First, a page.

Phelps Lake Canoes
In September, 1992, a project sponsored by the National Geographic Society under the direction of Claude E. Petrone, the National Geographic Magazine's manager of photographic special projects, and Donald G. Shomette, director of Nautical Archaeological Associates, examined prehistoric dugout canoes in Phelps Lake with a Ground Penetrating Radar (GPR) unit. Underwater Archaeology Unit (UAU) staff members Richard Lawrence, Dr. Mark Wilde-Ramsing, Leslie Bright, and Julep Gillman-Bryan assisted the project by relocating known canoes and helping to determine the cause of significant anomalies recorded during the radar survey.
Located in northeastern North Carolina, Phelps Lake is a shallow, 16,000-acre lake, the second largest in the state. It is characteristic of a group of oval-shaped lakes and pocosins known as "Carolina Bays" distributed along the Middle Atlantic and Southeastern coastal plain. The presence of log canoes in Phelps Lake has been acknowledged by New World prehistorians as singularly important to the study and understanding of occupation and subsistence patterns of prehistoric man in the southeastern United States. To date thirty canoes have been located along the northern and western shores of the lake adjacent to the archaeological sites where they were made, used, and eventually abandoned. Some of the canoes are nothing more than fragments while others are essentially intact, preserved by the acidic water and long burial in the lake bottom sediments. There appear to be a number of end (bow and stern) shape variations and the length of the longest canoe found so far is 37 feet. Nineteen of the canoes have been radiocarbon-dated ranging in age from 2430 B.C. to A.D. 1400, correlating closely with the known age of the other artifacts from the lake.
During the GPR survey two 10,000 square-foot survey areas were marked off adjacent to the lake's shoreline using stakes and string lines. This permitted the survey craft to follow lanes with a precise ten-foot spacing. As anomalies were recorded, string lines were marked and a team examined the bottom sediments with metal probes and, in some cases, an inducation dredge to determine the cause of the disturbance on the radar.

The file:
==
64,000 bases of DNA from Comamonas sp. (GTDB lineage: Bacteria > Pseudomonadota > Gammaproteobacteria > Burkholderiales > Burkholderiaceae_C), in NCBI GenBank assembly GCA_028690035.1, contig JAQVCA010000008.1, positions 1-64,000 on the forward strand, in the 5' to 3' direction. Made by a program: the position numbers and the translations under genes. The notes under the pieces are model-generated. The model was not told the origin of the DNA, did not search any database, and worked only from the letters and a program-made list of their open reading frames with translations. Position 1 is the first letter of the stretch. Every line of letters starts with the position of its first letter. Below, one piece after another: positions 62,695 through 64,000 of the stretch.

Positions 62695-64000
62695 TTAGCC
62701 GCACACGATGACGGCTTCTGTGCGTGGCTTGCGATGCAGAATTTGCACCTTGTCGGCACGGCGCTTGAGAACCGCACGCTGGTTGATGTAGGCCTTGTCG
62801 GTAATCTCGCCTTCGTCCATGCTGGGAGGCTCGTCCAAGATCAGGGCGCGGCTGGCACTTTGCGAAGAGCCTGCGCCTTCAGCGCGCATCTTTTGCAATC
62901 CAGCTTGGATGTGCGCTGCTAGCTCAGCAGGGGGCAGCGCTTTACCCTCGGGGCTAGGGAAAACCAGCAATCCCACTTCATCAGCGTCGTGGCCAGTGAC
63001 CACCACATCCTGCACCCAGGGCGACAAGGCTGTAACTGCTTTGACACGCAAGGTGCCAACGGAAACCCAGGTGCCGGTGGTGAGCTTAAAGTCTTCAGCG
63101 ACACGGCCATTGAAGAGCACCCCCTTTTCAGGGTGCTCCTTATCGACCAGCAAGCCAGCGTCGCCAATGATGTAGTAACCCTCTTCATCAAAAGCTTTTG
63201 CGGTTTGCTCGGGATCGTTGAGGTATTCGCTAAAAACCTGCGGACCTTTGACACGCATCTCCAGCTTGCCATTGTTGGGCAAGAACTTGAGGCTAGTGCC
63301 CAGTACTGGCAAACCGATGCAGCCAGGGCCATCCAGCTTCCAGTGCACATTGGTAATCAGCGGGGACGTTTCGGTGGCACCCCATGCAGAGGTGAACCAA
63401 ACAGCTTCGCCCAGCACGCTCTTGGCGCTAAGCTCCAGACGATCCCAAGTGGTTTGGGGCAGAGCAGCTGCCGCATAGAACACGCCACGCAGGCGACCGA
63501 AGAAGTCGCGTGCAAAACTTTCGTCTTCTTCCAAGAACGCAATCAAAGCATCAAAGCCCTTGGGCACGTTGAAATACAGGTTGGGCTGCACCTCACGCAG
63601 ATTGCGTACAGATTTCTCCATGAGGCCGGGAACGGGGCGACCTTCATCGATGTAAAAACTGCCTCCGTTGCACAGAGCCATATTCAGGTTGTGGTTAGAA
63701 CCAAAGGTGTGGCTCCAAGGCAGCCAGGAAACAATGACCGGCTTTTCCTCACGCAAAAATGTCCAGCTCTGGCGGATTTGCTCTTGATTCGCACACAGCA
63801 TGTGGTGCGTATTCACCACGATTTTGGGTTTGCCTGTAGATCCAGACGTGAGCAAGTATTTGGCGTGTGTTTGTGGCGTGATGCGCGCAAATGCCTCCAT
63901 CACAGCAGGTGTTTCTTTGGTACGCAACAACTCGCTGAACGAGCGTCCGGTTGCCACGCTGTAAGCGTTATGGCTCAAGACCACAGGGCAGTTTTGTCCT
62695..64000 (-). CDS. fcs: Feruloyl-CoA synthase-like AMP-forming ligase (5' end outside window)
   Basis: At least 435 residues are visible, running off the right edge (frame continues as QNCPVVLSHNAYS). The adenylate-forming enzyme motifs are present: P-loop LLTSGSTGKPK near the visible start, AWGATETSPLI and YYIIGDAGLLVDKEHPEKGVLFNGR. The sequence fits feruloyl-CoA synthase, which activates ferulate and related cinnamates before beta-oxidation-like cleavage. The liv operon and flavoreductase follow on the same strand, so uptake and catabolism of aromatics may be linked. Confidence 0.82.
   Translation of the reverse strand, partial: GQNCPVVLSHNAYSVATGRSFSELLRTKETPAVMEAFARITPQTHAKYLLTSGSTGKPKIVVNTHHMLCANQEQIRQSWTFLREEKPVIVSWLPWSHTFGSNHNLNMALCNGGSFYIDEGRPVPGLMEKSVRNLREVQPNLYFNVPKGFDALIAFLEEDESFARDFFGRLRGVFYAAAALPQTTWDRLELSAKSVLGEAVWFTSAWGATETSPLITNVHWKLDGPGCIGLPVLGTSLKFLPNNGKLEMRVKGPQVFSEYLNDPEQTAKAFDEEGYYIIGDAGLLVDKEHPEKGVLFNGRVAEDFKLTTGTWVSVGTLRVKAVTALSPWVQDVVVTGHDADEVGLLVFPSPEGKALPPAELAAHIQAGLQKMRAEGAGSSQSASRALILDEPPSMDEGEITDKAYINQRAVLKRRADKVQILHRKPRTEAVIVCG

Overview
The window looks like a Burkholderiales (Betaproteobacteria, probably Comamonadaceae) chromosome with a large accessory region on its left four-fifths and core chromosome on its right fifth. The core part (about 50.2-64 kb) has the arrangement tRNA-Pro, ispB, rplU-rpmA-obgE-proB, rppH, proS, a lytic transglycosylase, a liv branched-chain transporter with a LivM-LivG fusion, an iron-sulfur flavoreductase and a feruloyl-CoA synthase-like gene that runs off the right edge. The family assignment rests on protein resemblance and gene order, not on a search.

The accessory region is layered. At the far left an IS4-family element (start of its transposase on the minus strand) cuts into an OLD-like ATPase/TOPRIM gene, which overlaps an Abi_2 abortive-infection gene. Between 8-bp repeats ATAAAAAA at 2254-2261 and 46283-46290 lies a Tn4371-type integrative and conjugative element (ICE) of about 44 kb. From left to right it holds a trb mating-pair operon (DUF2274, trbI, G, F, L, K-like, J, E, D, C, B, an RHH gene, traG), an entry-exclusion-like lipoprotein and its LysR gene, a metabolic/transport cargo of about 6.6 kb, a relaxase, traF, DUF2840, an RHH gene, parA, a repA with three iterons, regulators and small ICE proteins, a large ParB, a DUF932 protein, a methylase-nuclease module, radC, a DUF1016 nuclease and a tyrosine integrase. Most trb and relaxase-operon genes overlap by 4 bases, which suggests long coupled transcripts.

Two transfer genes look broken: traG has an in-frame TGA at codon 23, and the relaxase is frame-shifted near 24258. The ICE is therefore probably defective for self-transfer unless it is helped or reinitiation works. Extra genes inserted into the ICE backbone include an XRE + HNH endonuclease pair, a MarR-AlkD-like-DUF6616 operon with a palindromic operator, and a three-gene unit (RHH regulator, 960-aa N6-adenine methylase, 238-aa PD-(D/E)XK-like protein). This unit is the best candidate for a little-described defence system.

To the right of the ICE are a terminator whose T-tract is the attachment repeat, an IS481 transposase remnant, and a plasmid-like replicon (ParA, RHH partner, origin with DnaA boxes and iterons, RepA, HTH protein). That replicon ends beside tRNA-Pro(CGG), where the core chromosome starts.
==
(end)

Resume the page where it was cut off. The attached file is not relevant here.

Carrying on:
The GPR survey met with mixed results. On the one hand, the radar did clearly identify known canoe targets. Unfortunately, the complexity of the sediments of the lake bottom--with several layers of very hard-packed sand alternating with soft pockets of organic muds--provided many false readings. However, the potential of GPR for finding dugout canoes is demonstrated by the fact that it picked up a section of log buried three feet in the sediment below a thick layer of dense sand.
After an analysis of the strip charts from this survey, a better understanding of the readings will emerge. National Geographic personnel and UAU staff members are already planning a follow-up project at Phelps Lake to employ techniques refined from this survey. The aim will be to examine other portions of Phelps Lake, particularly unsurveyed areas along the lake's western shoreline in hopes of locating additional canoes to add to the archaeological record.
by: Dr. Mark Wilde-Ramsing, Underwater Unit, NC Office of State Archaeology
Reprinted by permission from the NEWSLETTER of the North Carolina Archaeological Society, Winter 1992, Volume 2, Number 4. © North Carolina Archaeological Society 1992